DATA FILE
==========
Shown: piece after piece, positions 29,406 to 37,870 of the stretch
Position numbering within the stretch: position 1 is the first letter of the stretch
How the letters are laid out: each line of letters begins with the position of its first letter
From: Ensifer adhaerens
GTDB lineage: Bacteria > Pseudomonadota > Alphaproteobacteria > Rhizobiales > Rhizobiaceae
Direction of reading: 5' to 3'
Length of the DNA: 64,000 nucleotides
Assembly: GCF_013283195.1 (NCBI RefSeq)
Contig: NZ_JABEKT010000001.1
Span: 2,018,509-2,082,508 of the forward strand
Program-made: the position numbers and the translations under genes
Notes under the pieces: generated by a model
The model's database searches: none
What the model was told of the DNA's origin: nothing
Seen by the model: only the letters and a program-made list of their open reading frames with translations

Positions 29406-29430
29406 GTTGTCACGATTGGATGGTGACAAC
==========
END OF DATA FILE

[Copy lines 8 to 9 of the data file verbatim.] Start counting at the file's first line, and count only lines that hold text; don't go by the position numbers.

Assembly: GCF_013283195.1 (NCBI RefSeq)
Contig: NZ_JABEKT010000001.1